|MiSTed: The Tale of Fatty Raccoon, Chapter XVIII (1 / 1) [message #406173]
||Thu, 04 March 2021 16:33
Registered: September 2012
> THE LOGGERS COME
MIKE: Episode 18 ... I don't know, the Star Wars movies aren't doing it for me anymore.
> Fatty Raccoon was frightened;
CROW: By what? Everyone in the forest mocking him, Jimmy Rabbit shaving him, or Farmer Green's son trapping him?
> he had just waked up and he heard a
TOM: 'Waked up'?
> that was exactly like the noise Farmer Green and his hired man
> had made when they cut down the tall chestnut tree where he was
MIKE: Major breakthrough in the tree-falling-in-a-forest problem.
> "Oh, Mother! What is it?" he cried.
CROW: 'Oh, Mother!'? Is Fatty dressed in a Lord Fauntleroy costume?
> "The loggers have come," Mrs. Raccoon said.
MIKE: Yup, this year's got brood-X cicadas and brood-IV loggers.
> "They are cutting
> down all the big trees in the swamp."
TOM: The final week of _Pogo_.
> "Then we'll have to move, won't we?" Fatty asked.
CROW: Picturing Fatty's family tromping off somewhere with a bunch of bindles.
TOM: Oh so cute!
> "No! They won't touch this tree," his mother told him.
MIKE: 'They signed my quitclaim deed, the fools!'
> an old tree, and hollow---so they won't chop it down. It's only the good
> sound trees that they'll take."
CROW: Yeah, keep telling yourself that.
> "But I thought this was a good tree." Fatty was puzzled.
TOM: Fatty about to learn his home is actually on the wrong side of the deer tracks.
> "So it is, my son! It's a good tree for us.
CROW: Wallpaper peeling off.
MIKE: Cabinet falling loose in the pantry.
TOM: Raccoon infestation ... wait, wait.
> But not for the
> loggers. They would have little use for it."
CROW: But what if the loggers are just jerks?
> Fatty Raccoon felt better when he heard that.
MIKE: Just to be sure, Mom hires a spider to write out 'SOME RACC' in the branches.
> And he had a good
> deal of fun, peeping down at the loggers and watching them work.
TOM: Joking around with that Robin Williams Bat and watching the loggers summon that liquid ooze monster.
> he took care that they should not see HIM. He knew what their bright
> axes could do.
CROW: They could curl his moustache!
> When night came Fatty had still more fun.
MIKE: More fun than watching loggers? Sure you can handle that, Fatty?
> When the loggers
> were asleep Fatty went to their camp in the woods beside the brook and
> he found many good things to eat.
TOM: Ah, playing his hits. Nice.
> He did not know the names of all the
CROW: 'My name's *Jimmy*!'
MIKE: 'Yeah, and I remember your barber shop!
> but he ate them just the same. He 'specially liked some
> potatoes which the careless cook had left in a pan near the open
TOM: Potatoes au gratin? In only fifteen minutes!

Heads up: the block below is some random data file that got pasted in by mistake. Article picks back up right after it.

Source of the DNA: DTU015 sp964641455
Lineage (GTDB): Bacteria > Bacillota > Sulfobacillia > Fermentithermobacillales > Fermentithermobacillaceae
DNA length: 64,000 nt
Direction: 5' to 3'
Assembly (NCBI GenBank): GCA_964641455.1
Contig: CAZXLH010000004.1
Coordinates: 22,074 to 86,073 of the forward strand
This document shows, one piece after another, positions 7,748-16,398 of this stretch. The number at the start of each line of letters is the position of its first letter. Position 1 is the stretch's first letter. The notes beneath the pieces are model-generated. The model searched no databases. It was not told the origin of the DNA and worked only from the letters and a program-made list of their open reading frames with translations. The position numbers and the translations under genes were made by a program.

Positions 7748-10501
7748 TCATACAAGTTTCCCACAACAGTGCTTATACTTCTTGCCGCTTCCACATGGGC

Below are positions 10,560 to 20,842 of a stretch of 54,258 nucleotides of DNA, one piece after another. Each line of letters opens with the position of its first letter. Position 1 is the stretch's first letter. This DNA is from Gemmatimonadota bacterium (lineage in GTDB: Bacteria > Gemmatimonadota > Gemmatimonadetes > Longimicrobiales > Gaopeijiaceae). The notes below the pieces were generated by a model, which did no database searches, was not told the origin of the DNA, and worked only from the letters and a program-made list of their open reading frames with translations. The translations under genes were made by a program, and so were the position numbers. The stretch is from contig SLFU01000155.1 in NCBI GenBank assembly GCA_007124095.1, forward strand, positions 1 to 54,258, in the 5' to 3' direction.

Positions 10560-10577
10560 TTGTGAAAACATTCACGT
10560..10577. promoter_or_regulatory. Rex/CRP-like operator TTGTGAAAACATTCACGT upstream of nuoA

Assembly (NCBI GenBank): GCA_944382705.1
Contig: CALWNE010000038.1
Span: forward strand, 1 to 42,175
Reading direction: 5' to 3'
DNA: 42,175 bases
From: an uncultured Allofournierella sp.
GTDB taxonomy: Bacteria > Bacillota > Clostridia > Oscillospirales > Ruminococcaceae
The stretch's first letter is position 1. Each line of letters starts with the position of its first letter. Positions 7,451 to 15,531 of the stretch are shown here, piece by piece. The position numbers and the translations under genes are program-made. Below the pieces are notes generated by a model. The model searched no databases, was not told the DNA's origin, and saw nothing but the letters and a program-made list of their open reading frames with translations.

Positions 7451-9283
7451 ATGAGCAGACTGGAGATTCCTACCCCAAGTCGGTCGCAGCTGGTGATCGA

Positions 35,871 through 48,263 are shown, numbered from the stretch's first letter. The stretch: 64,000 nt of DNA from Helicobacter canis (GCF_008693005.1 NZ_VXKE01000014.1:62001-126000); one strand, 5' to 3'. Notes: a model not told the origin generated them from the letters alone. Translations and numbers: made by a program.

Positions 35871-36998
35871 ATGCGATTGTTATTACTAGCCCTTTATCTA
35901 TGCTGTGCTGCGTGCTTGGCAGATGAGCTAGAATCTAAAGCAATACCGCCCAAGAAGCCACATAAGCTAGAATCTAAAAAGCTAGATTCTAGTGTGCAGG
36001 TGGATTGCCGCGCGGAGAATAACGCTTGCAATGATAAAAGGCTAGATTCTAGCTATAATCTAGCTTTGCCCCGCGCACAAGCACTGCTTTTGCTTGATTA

> The fire was out.
MIKE: It had errands in town but if you want to wait, I'll let you know when the fire gets back in.
> And the pan rested on a stump close
> beside it. Fatty Raccoon climbed up and crawled right inside the pan.
CROW: [ As Fatty ] 'FOUND ANOTHER THE MOON!'
> after he had had one taste of those potatoes he grew so excited---they
> were so good---
TOM: They weren't *that* good. They were only *so* good.
> that he tipped the pan off the stump and the potatoes
> rolled right into the ashes.
MIKE: Oh no, the potatoes are getting dirt on them!
> Fatty had jumped to one side, when the tin pan fell.
CROW: [ muttering ] Tin pan ... alley ... all ... eat?
TOM: Needs work.
[ CROW grunts, agreeing ]
> It made a
> great clatter;
MIKE: Quick, rush to the window and see what's the matter!
> and he kept very still for a few moments, while he
> listened. But no one stirred.
CROW: Not even a mouse.
> And then Fatty jumped plump into the
TOM: Hey, Fatty wins a cricket tournament.
> WHEW! He jumped out again as fast as he could; for beneath the
> ashes there were plenty of hot coals.
MIKE: It's 'hot' as in 'spicy'. Don't be a food wimp.
> Fatty stood in them for not more
> than three seconds, but that was quite long enough.
TOM: Don't want to over-braise your raccoons.
MIKE: That's ... not braising.
> The bottoms of his
> feet burned as if a hundred hornets had stung them.
TOM: Is it parboiling?
MIKE: No, not even remotely.
MIKE: I'm not letting you cook anymore.
> He stood first on one foot and then on another.
CROW: And still had two feet to go!
> If you could
> have seen him you would have thought Fatty was dancing.
MIKE: It'd be a cakewalk if someone brought some cake.
> And you might
> have laughed, because he looked funny.
TOM: [ As Fatty ] 'Hey, I'm in actual pain here! Also I need potatoes.'
> But Fatty Raccoon did not laugh. In fact, he came very near
MIKE: Jeez. This book was fun back when it was Fatty eating sweet corn.
CROW: Tom Batiuk wrote the back half.
> And he did not wait to eat another mouthful. He limped along
> toward home.
CROW: Loggers wake up to this scene and figure, job well done.
> And it was several days before he stirred out of his
> mother's house again. He just lay in his bed and waited until his
> burns were well again.
TOM: Mom writes a note to keep him home from Raccoon School.
> It was very hard.
CROW: I don't know, I wouldn't mind if I had never stirred from bed since 2015.
> For Fatty did not like to think of all those
> good things to eat that he was missing.
TOM: Like ... sausage and Duraflame logs.
> And he hoped the loggers would
> not go away before his feet were well again.
MIKE: And before he gets his new tongue installed.
TOM: It's wireless!
[ To be continued ... ]
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